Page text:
There are some few cases only (beside the capitals) wherein the penalty is prescribed; and the Lord could have done the like in others, if He had so pleased; but having appointed governments upon earth, to be His vicegerents. He hath given them those few as presidents to direct them and to exercise His gifts in them (Deuteronomy 27:9-11). In the most difficult cases, the judges in supreme authority were to show the sentence of the law; whence three things may be observed: (I) this sentence was to be declared out of the law established, though not obvious to common understanding; (2) this was to be expected in that ordinance; therefore (v. 19) the King was to have a copy of the law, and to read them all the days of his life: (3) such a sentence was not ordained to be provided before the case fell out, but pro re nata, when occasion required, God promised to be present in his own ordinance, to improve such gifts as he should please to confer upon such as he should call to place of government. In the Scripture there are some forms of prayers and of sermons set down; yet no man will infer from thence that ministers should have sermons and prayers prescribed them for every occasion; for that would destroy the ordinance of the ministry, i.e., a reading priest might serve in that office, without any learning or other gifts of the Spirit. So, if all penalties were prescribed, the jury should state the case, and the book hold forth the sentence, and any schoolboy might pronounce it; then what need were there of any special wisdom, learning, courage, zeal or faithfulness in a judge?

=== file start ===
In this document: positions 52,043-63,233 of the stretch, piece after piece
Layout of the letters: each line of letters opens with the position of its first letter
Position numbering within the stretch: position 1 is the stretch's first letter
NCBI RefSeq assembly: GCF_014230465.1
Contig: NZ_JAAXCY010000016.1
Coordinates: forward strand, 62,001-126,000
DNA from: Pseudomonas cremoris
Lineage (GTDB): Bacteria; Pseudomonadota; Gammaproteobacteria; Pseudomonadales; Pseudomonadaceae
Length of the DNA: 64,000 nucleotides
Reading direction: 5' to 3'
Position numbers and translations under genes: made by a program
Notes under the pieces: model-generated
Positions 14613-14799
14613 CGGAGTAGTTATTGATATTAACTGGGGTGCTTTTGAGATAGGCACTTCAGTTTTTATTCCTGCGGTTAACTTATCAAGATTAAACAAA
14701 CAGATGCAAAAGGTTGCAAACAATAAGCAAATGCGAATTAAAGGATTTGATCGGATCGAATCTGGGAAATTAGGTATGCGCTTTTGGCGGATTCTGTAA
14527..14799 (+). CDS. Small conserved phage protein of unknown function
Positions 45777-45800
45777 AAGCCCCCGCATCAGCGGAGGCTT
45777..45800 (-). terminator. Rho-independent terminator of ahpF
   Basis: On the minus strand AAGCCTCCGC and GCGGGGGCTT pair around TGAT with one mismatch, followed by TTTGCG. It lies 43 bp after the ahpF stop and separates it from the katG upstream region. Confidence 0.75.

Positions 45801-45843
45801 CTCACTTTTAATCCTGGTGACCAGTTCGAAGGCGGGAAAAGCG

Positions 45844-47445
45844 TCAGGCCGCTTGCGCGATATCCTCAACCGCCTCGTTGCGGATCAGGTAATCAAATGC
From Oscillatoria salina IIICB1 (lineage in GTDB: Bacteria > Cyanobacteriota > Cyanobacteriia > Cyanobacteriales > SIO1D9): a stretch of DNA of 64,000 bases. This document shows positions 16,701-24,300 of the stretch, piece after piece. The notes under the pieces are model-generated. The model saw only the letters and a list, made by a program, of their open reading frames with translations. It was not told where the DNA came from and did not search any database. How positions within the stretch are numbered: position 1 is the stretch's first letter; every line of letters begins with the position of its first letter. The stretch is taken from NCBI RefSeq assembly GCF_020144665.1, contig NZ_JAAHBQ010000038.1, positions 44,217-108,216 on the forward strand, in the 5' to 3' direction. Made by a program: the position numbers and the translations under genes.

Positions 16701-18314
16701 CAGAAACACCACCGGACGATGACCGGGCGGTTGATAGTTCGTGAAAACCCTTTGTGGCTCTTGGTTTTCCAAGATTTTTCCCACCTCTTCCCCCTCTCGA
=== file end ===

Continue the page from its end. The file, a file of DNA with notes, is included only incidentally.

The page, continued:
This being so great a question now on foot, about prescript penalties it will be of use to search as deep into it as we may by the light of Scripture, approved patterns, and other rational arguments; not tying our discourse to method, but laying down things as they come to hand.
England in the right constitution, is not an Arbitrary Government, nor is ours of the Massachusetts; yet juries, both there and here, give damages which (in vulgar sense) are arbitrary, in most cases: as in actions of slander, trespass, battery, breach of covenant, etc.; all which concern the people’s liberties no less than fines and other penalties; And if twelve men, who have no calling to office, may (in expectation of God’s assistance) be trusted with men’s estates in a way of distributive justice without a prescript rule, etc., why may not those whose calling and office hath promise of assistance, have like trust reposed in them, in vindictive justice?